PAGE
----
A point of concern is the doses received in normal tissues. At this time, there is no relevant clinical information as to whether any side effects might be expected in the long term from small volumes of the vessel wall receiving relatively high doses of radiation (>30 Gy) with either a γ- or β-emitter. Animal studies revealed no evidence of acute injury from doses up to 56 Gy at 2 mm in a single fraction delivered by the intracoronary route. We saw no evidence of injury at 6 months in pigs given 14 Gy with the γ-emitter192Ir. Because this was a noncentered, small catheter system, it is possible that some portions of the lumen surface received doses up to 55 Gy. The fact that no late effects from radiation were observed in these studies suggests that it is structures deep to the luminal surface that determine whether radiation-related complications are likely to be observed. Another possibility is that radiation is much better tolerated when only small volumes are treated.
One apparent discrepancy concerns the negative results reported from Verin et al,22 using a similarly penetrating β-isotope, 90Y. The major difference between the 2 trials involved the use of the balloon-centering system in the Geneva study and prescription of the radiation dose to the balloon-vessel interface as opposed to 2 mm depth. Even assuming centering of the Beta-Cath delivery catheter in a 3-mm lumen, the surface dose would have been ≈21 Gy. This is obviously larger than the 18 Gy prescribed by the Geneva group. The actual dose delivered to deeper tissues with the Beta-Cath catheter (which has no inflated balloon) is significantly higher, because the lumen size after PTCA averaged 2.16 mm in this trial. Using a balloon to center the source in the vessel lumen may displace the target tissues to a depth such that β-radiation may lose its effectiveness.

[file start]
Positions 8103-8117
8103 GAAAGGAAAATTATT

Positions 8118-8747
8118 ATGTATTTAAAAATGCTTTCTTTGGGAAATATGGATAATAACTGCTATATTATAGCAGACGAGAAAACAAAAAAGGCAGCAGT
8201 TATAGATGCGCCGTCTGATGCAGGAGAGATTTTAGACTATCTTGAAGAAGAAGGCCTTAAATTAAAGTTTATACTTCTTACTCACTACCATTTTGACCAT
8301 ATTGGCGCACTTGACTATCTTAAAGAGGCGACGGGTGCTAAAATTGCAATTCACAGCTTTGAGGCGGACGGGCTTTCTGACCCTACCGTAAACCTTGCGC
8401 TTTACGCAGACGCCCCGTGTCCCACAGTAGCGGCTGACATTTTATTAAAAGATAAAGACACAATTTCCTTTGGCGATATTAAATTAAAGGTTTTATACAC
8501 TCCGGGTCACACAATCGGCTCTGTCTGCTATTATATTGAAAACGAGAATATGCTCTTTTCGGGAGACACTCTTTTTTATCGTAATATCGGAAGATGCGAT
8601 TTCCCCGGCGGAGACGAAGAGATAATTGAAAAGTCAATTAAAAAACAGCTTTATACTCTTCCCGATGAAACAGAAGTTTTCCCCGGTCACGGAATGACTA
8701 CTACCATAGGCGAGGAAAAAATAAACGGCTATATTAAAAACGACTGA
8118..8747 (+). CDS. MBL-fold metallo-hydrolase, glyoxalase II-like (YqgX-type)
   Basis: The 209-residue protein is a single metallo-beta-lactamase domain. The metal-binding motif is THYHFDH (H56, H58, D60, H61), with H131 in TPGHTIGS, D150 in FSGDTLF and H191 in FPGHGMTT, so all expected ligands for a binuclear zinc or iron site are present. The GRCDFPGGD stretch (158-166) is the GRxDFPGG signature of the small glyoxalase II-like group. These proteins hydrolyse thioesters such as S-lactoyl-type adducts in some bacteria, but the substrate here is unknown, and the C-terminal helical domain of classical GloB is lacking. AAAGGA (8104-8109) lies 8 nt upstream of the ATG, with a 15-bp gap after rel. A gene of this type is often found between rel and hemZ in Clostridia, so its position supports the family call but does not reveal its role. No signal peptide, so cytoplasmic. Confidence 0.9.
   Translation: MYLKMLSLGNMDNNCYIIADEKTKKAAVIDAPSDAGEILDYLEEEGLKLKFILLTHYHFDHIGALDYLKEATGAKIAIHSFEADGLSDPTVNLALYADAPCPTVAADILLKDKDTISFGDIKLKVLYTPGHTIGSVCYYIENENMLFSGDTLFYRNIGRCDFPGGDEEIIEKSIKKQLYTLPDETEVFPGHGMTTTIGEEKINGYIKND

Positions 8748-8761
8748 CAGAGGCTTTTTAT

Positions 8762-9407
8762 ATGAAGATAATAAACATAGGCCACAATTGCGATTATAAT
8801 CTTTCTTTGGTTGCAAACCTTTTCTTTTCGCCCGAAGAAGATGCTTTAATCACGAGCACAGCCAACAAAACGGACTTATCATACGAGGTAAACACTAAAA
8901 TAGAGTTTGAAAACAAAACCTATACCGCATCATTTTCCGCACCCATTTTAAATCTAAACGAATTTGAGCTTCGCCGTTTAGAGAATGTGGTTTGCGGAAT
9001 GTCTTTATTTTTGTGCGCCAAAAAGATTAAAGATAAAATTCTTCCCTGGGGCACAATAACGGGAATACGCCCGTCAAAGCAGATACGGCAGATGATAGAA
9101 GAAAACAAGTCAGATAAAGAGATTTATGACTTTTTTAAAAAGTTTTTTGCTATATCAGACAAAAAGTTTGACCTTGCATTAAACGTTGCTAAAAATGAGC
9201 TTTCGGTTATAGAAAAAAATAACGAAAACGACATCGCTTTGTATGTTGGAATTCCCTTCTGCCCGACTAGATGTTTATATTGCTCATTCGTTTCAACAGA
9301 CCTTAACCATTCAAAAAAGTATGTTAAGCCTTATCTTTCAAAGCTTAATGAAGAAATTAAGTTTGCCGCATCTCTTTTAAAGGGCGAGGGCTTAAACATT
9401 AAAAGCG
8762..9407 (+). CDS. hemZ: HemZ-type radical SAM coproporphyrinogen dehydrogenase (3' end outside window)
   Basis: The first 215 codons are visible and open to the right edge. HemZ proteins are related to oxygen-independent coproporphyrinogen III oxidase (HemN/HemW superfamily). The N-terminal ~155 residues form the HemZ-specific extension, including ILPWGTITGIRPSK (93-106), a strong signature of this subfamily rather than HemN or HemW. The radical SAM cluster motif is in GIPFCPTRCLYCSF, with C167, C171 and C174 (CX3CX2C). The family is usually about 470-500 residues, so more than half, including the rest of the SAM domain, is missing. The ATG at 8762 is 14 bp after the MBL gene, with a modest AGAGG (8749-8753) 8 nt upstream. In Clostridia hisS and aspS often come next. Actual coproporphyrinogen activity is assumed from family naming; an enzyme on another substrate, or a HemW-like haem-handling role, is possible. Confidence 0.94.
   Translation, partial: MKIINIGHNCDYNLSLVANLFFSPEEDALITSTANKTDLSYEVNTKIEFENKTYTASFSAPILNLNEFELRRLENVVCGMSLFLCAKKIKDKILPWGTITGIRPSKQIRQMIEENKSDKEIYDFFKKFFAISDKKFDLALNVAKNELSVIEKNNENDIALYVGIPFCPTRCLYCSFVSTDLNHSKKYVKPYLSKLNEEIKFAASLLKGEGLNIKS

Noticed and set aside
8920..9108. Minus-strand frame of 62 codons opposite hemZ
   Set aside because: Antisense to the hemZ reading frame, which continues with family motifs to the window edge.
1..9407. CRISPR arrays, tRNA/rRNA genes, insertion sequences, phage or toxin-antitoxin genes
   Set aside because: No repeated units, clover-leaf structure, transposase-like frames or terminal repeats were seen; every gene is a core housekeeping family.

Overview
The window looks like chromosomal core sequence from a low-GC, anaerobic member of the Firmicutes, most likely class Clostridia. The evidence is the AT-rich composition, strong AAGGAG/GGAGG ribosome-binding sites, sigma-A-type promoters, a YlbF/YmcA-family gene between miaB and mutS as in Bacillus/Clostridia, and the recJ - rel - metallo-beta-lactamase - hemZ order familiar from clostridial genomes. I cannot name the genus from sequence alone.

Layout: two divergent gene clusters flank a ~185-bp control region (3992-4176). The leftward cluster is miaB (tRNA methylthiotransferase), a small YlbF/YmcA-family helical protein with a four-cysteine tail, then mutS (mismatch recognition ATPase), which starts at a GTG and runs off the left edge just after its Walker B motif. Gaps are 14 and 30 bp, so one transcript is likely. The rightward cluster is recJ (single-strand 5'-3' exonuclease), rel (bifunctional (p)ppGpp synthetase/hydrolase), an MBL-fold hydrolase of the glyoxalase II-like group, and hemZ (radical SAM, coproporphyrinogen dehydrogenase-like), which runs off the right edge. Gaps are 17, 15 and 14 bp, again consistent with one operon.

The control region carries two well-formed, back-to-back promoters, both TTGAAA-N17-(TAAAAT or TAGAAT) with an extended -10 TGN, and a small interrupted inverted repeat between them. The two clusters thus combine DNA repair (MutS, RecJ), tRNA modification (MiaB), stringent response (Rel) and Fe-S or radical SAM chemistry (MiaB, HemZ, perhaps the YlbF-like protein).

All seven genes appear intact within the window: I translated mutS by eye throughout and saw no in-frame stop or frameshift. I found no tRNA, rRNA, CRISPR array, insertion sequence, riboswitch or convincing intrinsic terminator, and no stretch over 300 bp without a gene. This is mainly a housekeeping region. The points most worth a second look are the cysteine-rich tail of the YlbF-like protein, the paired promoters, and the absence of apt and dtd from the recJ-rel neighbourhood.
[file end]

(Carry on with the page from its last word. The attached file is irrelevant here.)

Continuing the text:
The feasibility of delivering the β-radiation sources to appropriate coronary artery sites in patients was confirmed. The operational specifications of the Beta-Cath system were confirmed. No death, myocardial infarction, or surgery occurred in the 6-month follow-up time window. Endovascular β-radiation altered the luminal narrowing response similar to that previously seen in animal studies and in patients treated with γ-radiation. The lack of overall late lumen loss was remarkably different from that observed in previous restenosis trials using similar angiographic methods.
On the basis of these encouraging findings, endovascular β-radiation may be an important therapy for reducing the incidence of restenosis, and a large, randomized trial to test the hypothesis in angioplasty and stent patients is warranted.
The authors wish to acknowledge the contributions of Keith Robinson, PhD, and the personnel of the Rich Research Laboratory of the Andreas Gruentzig Cardiovascular Center of Emory University, in which the potential usefulness of β-radiation for preventing restenosis was proven.
Drs King, Williams, Waksman, and Crocker own stock in Novoste Corp, and R. Hilstead and Dr Macdonald are employees of the company.
- Received November 3, 1997.
- Revision received February 2, 1998.
- Accepted February 13, 1998.
- Copyright © 1998 by American Heart Association